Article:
I was pretty excited to try this dish. It was a lot of work and a little tricky to get veal stuffed securely. In the end, I wasn’t as blown away by this dish as I thought I would be. Partially, because the veal scallops were a little grisly. Still, I would try this dish again, or at least a variation on it.
This Christmas we continued our now annual tradition of having a Mary and Vincent Price themed festive dinner. This time, taking inspiration from the Holland section of the book. Tracking down the smoked beef tongue was like going on the search for the Holy Grail and when we did finally find it, it was the funkiest, gnarliest thing I have seen in years. Not to be daunted however, I plunged forward (ignoring the horrified cries from friends and family) and followed this recipe to the T. It was a fantastic success. The ‘duxelles’ crust really was amazing. The only thing I would change however is foregoing the whole pre-carving/stuffing aspect, which was an absolute mess and really didn’t seem to be worth the hassle (which clearly the book photographers felt the same). Would I hunt down for the tongue again? Perhaps not, but I am proud to complete these recipes without cutting any corners and the adventure is half the fun anyway, isn’t it?
These were gargantuan pieces of meat that elicited no end of guffaws and incredulity from my dinner guests. The one problem I found was that the recipe seemed to lack enough liquid so I added a fair amount of water which diluted the seasoning. The quality of meat was unquestionable but the vegetables got lost in the shuffle. I wouldn’t make this again, not because it wasn’t good, but more because osso bucco just isn’t what appeals to me in a grand dinner.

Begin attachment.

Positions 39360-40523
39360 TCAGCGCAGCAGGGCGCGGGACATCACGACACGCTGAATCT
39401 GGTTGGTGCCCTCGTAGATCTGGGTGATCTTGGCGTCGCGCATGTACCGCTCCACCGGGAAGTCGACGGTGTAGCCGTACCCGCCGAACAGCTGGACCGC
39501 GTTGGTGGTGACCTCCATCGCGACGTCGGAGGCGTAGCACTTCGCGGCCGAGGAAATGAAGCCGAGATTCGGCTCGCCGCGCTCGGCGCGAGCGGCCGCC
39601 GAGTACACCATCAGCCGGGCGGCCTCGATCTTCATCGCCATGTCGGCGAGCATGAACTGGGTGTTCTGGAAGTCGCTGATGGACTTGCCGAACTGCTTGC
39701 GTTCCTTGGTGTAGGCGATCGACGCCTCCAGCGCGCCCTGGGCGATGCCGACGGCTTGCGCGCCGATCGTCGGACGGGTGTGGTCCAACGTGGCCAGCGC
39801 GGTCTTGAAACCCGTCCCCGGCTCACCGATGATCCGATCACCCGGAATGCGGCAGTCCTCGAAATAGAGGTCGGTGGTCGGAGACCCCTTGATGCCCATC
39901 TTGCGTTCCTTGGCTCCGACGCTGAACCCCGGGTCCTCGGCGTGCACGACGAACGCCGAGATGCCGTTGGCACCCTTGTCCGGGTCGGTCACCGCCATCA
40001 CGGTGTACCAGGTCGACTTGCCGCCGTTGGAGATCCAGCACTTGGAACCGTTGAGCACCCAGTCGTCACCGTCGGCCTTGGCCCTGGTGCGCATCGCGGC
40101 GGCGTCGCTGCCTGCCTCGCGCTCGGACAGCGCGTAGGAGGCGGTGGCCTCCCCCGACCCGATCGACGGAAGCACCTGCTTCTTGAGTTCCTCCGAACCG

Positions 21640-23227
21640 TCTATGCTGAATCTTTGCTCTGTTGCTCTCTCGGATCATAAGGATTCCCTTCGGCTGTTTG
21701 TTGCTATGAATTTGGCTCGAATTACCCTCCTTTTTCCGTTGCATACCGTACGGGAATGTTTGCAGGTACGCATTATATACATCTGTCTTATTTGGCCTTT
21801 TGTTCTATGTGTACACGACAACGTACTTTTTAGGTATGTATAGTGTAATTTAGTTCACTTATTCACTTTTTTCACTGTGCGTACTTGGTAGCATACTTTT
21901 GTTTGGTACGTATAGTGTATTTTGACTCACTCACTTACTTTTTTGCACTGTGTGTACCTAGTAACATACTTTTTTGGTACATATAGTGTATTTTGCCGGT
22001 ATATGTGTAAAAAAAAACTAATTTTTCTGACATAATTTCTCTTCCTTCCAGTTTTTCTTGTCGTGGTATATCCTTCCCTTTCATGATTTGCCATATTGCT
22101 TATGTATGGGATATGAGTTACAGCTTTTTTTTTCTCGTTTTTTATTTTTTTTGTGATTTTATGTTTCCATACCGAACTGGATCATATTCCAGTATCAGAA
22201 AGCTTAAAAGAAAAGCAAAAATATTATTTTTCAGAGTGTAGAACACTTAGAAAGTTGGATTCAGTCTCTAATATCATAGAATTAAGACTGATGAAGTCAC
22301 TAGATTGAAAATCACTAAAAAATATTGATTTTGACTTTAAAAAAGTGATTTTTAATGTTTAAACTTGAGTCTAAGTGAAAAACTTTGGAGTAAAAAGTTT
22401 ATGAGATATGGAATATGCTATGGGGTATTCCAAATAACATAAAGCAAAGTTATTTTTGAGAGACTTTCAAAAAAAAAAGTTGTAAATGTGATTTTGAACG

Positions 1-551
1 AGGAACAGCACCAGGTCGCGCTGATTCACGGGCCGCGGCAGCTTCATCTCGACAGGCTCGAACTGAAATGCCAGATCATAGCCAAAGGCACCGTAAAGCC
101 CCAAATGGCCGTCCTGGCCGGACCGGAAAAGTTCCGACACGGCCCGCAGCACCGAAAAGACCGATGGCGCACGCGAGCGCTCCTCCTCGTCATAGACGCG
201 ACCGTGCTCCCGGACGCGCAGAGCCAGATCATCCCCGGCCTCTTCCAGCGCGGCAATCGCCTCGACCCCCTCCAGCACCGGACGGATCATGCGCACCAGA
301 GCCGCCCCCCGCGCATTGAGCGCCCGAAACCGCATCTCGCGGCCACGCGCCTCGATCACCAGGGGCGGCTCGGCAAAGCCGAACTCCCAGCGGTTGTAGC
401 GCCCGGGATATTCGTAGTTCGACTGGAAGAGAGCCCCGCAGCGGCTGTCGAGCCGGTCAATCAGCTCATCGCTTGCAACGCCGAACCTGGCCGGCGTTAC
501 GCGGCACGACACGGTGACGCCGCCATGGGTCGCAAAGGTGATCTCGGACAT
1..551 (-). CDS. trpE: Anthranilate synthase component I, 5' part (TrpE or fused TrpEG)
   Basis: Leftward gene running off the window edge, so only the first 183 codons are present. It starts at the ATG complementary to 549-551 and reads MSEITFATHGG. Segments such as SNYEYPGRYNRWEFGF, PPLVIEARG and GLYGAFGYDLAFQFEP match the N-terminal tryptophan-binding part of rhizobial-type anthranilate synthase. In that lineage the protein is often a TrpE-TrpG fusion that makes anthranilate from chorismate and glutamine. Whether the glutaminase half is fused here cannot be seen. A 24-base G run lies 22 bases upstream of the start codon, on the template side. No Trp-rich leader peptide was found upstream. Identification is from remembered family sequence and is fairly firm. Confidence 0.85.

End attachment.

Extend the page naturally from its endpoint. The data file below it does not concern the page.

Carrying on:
Breaded veal with parmesan and lemon zest in the crust. Pretty self explanatory but it was a nice twist that I had never had before. I might use that trick again for sure.
Basically, a veal parmigiana. This dish substitutes tomato sauce for a brown sauce that combines pureed veggies with white wine and sherry. Rich and delicious. Personally, I think I will always prefer my veal scallops breaded, but this was still a pretty tasty dish.
This dish is one of the most restaurant quality looking dishes I have made so far. Veal top sirloin topped with crab and asparagus and drizzled with bearnaise sauce. It’s a very refined looking dish that tastes quite good. The bearnaise sauce was easy to make in the blender and tasted amazing. The crab meat was so good that I wanted much more of it. I’m not saying that I would run back to the recipe too soon. But it was an interesting dish and a great one to have in your back pocket if you need it.
Even the most basic recipes in Mary and Vincent’s book contain little twists. This recipe for veal schnitzel (unbreaded, for shame!) adds an interesting element of a mushroom omelet and a beef broth reduction gravy. I decided to do two kinds of schnitzel, one breaded and one not. I would have to say that breaded schnitzel is superior. But the combination of egg, mushroom, veal and asparagus is quite enjoyable. Especially with some mashed potatoes.